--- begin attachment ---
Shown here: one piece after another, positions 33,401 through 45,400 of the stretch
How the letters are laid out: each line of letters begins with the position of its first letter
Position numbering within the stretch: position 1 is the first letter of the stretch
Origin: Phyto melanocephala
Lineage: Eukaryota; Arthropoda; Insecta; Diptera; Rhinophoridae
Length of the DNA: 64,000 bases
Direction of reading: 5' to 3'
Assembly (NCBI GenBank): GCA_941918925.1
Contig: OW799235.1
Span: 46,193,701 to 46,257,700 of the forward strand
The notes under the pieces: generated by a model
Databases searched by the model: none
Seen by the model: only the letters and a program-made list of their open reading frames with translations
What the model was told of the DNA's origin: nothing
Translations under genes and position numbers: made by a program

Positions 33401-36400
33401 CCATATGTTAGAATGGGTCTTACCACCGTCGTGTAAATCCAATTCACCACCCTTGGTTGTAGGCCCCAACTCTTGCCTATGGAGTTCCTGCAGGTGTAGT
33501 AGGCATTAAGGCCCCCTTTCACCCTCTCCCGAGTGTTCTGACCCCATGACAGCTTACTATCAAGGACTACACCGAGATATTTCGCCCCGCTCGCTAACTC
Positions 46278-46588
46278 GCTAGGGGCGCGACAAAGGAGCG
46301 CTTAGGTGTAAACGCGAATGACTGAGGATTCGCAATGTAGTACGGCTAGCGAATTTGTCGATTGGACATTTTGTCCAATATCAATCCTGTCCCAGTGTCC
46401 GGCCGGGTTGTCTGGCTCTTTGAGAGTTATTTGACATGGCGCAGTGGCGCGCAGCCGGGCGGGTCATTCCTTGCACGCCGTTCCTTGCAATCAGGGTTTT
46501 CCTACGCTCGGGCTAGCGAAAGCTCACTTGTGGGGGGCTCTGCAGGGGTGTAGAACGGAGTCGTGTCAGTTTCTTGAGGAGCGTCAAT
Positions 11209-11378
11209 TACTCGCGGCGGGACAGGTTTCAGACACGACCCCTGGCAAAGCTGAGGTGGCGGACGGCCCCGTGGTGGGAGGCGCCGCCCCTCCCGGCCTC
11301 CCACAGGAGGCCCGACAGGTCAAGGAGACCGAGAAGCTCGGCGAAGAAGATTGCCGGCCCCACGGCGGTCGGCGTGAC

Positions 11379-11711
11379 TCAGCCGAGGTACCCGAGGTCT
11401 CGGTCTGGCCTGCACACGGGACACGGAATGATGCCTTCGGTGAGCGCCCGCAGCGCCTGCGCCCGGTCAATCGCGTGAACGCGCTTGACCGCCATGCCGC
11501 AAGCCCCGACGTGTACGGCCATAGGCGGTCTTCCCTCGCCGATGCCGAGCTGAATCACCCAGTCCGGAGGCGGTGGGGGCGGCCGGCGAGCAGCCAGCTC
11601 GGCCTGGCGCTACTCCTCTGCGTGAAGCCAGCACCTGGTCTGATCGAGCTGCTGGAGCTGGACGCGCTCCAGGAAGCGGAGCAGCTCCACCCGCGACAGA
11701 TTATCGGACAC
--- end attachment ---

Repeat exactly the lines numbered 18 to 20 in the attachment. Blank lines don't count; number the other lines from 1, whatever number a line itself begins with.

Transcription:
33501 AGGCATTAAGGCCCCCTTTCACCCTCTCCCGAGTGTTCTGACCCCATGACAGCTTACTATCAAGGACTACACCGAGATATTTCGCCCCGCTCGCTAACTC
Positions 46278-46588
46278 GCTAGGGGCGCGACAAAGGAGCG